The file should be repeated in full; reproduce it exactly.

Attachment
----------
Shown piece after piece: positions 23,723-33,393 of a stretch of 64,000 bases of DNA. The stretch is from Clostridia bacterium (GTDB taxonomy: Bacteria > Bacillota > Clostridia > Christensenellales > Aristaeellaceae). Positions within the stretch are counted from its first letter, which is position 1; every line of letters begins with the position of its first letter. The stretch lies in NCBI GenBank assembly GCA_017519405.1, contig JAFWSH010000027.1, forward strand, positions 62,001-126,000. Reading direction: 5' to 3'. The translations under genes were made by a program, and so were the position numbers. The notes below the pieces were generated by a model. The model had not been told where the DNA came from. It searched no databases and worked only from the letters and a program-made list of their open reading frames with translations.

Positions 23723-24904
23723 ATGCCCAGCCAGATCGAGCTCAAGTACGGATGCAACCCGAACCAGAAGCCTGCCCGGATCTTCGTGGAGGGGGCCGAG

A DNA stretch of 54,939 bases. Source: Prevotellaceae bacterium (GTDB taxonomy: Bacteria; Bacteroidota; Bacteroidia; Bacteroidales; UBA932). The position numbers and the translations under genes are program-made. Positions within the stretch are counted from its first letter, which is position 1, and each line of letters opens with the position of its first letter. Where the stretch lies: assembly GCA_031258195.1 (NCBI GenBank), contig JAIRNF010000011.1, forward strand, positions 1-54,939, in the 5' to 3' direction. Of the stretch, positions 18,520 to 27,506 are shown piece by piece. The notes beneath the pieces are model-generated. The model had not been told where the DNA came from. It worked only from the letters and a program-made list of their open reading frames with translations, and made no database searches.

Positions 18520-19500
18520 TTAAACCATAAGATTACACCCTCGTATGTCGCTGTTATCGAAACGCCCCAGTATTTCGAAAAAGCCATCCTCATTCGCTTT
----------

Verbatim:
Shown piece after piece: positions 23,723-33,393 of a stretch of 64,000 bases of DNA. The stretch is from Clostridia bacterium (GTDB taxonomy: Bacteria > Bacillota > Clostridia > Christensenellales > Aristaeellaceae). Positions within the stretch are counted from its first letter, which is position 1; every line of letters begins with the position of its first letter. The stretch lies in NCBI GenBank assembly GCA_017519405.1, contig JAFWSH010000027.1, forward strand, positions 62,001-126,000. Reading direction: 5' to 3'. The translations under genes were made by a program, and so were the position numbers. The notes below the pieces were generated by a model. The model had not been told where the DNA came from. It searched no databases and worked only from the letters and a program-made list of their open reading frames with translations.

Positions 23723-24904
23723 ATGCCCAGCCAGATCGAGCTCAAGTACGGATGCAACCCGAACCAGAAGCCTGCCCGGATCTTCGTGGAGGGGGCCGAG

A DNA stretch of 54,939 bases. Source: Prevotellaceae bacterium (GTDB taxonomy: Bacteria; Bacteroidota; Bacteroidia; Bacteroidales; UBA932). The position numbers and the translations under genes are program-made. Positions within the stretch are counted from its first letter, which is position 1, and each line of letters opens with the position of its first letter. Where the stretch lies: assembly GCA_031258195.1 (NCBI GenBank), contig JAIRNF010000011.1, forward strand, positions 1-54,939, in the 5' to 3' direction. Of the stretch, positions 18,520 to 27,506 are shown piece by piece. The notes beneath the pieces are model-generated. The model had not been told where the DNA came from. It worked only from the letters and a program-made list of their open reading frames with translations, and made no database searches.

Positions 18520-19500
18520 TTAAACCATAAGATTACACCCTCGTATGTCGCTGTTATCGAAACGCCCCAGTATTTCGAAAAAGCCATCCTCATTCGCTTT